The plant proposed by Cronus Chemical promises about 2,000 short-term construction jobs and 150 permanent positions. That would make it the second- or third-largest local employer.
Agriculture is Tuscola's No. 1 industry, and the high profits of the past few years for corn and soybean farming have helped keep unemployment relatively low -- just above 6 percent, well below the statewide rate that exceeds 9 percent.
Behind agriculture, tourism is a steady No. 2 industry. The town is built on the edge of Illinois' Amish country, drawing day-tripping tourists who flock to a homemade candy store and soda fountain.
But growth, as Moody said, doesn't come easily to small towns. So they compete.
Cronus has also found a site in Mitchell County, Iowa, and is seeking incentives from each state as it weighs options. In Illinois, lawmakers passed legislation that includes tax breaks for the newly formed company.
Since the Texas explosion, questions about the kinds of fertilizer the new plants would make and the chemicals that are used have become more important.
The volatile chemical ammonium nitrate fueled the disaster in Texas, and few of the new plants would use it. But many, including the Cronus plant, would use other potentially dangerous chemicals, like anhydrous ammonia, which can be used as a fertilizer on its own or serve as a component in other forms of fertilizer, like urea.
"People should learn from the incident at West," said Daniel Horowitz, managing director of the Chemical Safety Board, a federal agency investigating the Texas explosion. He believes rules need to be reviewed to prevent accidents.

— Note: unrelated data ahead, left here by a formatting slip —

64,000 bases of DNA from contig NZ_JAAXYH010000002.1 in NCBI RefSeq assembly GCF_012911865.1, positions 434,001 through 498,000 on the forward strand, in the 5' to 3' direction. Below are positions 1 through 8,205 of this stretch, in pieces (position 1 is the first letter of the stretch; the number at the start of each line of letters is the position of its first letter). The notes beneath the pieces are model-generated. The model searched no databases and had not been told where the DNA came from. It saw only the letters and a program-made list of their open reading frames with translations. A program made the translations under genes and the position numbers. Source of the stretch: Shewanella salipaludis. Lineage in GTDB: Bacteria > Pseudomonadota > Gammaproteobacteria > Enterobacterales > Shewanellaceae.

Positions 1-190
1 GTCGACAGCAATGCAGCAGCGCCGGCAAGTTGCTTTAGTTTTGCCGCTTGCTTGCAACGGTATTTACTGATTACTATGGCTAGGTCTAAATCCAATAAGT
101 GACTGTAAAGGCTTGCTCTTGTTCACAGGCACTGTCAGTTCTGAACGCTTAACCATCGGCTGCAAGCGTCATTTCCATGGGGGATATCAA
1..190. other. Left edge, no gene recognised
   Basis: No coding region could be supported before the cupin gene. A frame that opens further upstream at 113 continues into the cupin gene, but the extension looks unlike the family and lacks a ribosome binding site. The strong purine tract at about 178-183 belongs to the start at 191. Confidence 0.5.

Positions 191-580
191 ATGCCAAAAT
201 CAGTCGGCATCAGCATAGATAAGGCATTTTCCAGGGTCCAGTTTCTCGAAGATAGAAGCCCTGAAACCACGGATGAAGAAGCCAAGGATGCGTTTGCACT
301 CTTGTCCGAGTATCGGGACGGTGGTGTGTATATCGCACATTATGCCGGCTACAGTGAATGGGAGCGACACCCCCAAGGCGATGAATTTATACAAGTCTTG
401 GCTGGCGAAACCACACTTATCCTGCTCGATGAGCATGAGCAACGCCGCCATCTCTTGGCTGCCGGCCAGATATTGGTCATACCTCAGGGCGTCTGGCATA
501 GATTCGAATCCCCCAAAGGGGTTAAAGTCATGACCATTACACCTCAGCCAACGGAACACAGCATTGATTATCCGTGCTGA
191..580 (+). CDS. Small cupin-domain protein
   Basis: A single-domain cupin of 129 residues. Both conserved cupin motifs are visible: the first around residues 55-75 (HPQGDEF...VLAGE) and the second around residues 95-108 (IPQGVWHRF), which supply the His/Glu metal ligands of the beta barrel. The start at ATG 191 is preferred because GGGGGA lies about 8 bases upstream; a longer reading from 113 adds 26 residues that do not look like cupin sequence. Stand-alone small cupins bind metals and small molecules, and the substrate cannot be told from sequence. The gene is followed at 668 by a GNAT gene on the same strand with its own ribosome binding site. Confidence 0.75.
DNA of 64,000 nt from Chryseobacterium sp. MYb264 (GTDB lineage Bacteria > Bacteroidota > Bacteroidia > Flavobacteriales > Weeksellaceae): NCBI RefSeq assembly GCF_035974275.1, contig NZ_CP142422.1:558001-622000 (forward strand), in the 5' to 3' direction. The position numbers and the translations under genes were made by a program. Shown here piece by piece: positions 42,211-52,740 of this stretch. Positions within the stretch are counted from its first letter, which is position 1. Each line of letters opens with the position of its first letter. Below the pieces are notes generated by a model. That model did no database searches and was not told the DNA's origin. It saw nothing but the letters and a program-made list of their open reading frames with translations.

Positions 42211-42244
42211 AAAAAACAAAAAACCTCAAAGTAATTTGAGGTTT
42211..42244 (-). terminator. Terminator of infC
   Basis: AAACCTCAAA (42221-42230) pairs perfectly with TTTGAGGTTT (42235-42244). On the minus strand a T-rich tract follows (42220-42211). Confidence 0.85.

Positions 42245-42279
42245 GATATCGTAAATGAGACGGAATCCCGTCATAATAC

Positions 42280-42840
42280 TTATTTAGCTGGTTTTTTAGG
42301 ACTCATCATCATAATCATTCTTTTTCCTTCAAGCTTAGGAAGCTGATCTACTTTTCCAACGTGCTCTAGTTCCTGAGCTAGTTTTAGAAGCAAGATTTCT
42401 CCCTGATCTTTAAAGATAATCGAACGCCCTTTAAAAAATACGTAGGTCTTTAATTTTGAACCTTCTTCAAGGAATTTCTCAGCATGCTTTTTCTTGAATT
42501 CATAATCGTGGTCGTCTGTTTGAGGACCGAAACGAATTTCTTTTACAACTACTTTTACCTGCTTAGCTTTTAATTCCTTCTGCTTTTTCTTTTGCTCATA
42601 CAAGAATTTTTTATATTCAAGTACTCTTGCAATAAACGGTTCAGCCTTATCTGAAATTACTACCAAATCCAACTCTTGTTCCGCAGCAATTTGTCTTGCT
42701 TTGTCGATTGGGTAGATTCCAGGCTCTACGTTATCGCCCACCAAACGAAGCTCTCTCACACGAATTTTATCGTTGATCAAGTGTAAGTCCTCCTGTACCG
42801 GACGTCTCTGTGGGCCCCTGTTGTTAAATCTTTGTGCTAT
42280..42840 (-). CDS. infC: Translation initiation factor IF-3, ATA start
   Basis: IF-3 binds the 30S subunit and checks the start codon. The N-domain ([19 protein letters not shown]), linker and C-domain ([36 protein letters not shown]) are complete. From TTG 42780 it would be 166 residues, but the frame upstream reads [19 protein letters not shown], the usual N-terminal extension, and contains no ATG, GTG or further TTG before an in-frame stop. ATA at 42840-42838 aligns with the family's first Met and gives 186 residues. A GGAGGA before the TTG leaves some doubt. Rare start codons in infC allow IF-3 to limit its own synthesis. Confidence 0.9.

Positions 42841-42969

Anhydrous ammonia is ubiquitous in farm country. It is flammable or explosive only in extreme circumstances, but an accidental leak could release a toxic chemical cloud that can drift for miles.
"You don't want to breathe it. It'll burn your lungs," Hettinger said.
Government oversight of such chemicals varies greatly from state to state.
In Illinois, the roughly 800 anhydrous storage sites are inspected annually. The six largest have few, if any, problems, said Jerry Kirbach of the state Agriculture Department's Bureau of Agricultural Products Inspection.
California requires plants be inspected once every three years.
However, in many states, including Texas, fertilizer plants are considered small polluters, and cash-strapped state environmental agencies conduct inspections only when a complaint is lodged.
Larry Robb is the emergency manager in Posey County in southern Indiana, where a firm owned in part by large Pakistani company, the Fatima Group, has proposed a $1.3 billion plant that's run into hurdles.
The state put an offer of incentives on hold over concerns that Fatima's overseas products wind up in explosives in Afghanistan. Since then, local officials have stepped in to help with financing.
Much like officials in Tuscola, Robb said he already deals with other local plants. They regularly report inventories of dangerous chemicals, but he acknowledges he's taking them at their word.
"Could they do something without reporting it? Of course," he said. "Is it likely to be caught? That's a good question."
Still, he and other local officials hope the plant gets off the ground.
"We're optimistic that it will be built," Robb said. "We're looking at growth in our county."